Tears and not words. Prayers and not greetings. During his trip to Poland for World Youth Day, Pope Francis will go to the Auschwitz-Birkenau Nazi death camp. He said he wants to go alone and say nothing.
When Pope Francis speaks, he can delight fans and frustrate critics. He can wax poetic or be bluntly funny about human quirks.
But in the face of great suffering and horror, his first and strongest inclinations are silence, a profoundly bowed head and hands clasped tightly in prayer.
Pope Francis had asked that there be no speeches during his visit to Armenia’s genocide memorial June 25. At times, even the prayer service there with the Armenian Apostolic patriarch seemed too wordy. An aide gently cupped his elbow when it was time to end the silent reflection and begin the service.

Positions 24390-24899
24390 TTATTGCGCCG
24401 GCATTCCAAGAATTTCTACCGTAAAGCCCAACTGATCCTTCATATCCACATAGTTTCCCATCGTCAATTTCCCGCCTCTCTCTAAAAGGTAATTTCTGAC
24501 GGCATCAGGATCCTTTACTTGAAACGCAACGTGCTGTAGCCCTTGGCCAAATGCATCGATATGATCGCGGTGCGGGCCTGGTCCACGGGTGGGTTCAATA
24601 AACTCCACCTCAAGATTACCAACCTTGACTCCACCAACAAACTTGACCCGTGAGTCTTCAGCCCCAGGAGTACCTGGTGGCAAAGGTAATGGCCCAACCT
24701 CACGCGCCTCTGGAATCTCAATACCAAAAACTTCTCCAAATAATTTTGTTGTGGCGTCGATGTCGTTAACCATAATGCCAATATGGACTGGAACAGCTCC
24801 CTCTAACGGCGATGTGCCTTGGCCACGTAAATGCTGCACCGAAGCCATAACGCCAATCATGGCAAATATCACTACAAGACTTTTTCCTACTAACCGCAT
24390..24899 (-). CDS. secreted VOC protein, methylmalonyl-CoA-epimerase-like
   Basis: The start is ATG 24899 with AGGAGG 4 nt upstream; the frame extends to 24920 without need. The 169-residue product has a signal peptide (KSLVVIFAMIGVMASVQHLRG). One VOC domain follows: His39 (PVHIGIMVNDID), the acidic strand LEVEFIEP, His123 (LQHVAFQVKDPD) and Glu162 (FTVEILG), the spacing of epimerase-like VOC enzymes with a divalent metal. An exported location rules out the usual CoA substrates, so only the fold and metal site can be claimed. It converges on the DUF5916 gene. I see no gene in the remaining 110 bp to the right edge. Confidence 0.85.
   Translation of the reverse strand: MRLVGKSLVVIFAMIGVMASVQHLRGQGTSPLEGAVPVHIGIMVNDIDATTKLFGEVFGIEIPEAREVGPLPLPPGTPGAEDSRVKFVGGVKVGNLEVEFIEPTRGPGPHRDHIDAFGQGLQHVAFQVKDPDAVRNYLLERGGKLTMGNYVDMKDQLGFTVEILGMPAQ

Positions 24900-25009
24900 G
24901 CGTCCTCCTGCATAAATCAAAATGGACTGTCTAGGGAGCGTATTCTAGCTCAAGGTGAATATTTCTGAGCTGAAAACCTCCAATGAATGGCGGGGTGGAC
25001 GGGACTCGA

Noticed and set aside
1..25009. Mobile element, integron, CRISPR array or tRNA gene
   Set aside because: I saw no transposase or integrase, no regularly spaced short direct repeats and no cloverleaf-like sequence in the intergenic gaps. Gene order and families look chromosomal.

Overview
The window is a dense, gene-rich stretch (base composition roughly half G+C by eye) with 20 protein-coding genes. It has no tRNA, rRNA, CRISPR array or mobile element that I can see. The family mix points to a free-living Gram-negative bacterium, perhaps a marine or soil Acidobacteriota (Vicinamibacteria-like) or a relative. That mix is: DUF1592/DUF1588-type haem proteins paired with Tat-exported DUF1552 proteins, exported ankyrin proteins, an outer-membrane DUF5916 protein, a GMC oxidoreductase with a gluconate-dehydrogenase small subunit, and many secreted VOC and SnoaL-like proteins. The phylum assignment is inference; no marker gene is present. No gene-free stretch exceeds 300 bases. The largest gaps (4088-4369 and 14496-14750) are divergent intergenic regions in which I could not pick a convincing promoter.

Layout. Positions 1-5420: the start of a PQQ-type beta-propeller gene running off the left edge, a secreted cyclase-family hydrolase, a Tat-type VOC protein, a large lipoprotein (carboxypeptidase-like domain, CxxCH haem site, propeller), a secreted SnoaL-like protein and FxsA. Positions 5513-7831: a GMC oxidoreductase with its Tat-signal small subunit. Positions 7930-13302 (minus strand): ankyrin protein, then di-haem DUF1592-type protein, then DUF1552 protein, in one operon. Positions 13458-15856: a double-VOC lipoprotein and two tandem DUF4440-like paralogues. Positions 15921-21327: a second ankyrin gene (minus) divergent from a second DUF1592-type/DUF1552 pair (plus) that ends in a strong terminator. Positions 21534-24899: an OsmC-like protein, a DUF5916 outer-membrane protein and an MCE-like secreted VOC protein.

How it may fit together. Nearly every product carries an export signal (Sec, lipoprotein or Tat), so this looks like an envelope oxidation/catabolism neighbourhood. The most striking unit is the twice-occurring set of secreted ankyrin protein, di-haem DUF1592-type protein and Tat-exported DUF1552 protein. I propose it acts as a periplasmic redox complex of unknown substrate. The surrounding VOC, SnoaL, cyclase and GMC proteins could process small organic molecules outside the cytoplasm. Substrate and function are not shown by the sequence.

The Vatican’s schedule for the Pope’s visit to Auschwitz-Birkenau July 29 had him giving a speech at the international monument at Birkenau, just as St. John Paul II and Pope Benedict XVI did.
But on the flight back to Rome from Armenia, Jesuit Father Federico Lombardi, Vatican spokesman, told Pope Francis, “I heard that you want to live that moment more with silence than words.”
The Pope responded by reminding reporters that in 2014 when he went to Redipuglia in northern Italy to mark the 100th anniversary of World War I, “I went in silence,” walking alone among the graves. “Then there was the Mass and I preached at Mass, but that was something else.”
Speaking about his planned visit to Auschwitz-Birkenau, “I would like to go to that place of horror without speeches, without crowds – only the few people necessary,” he said. “Alone, enter, pray. And may the Lord give me the grace to cry.”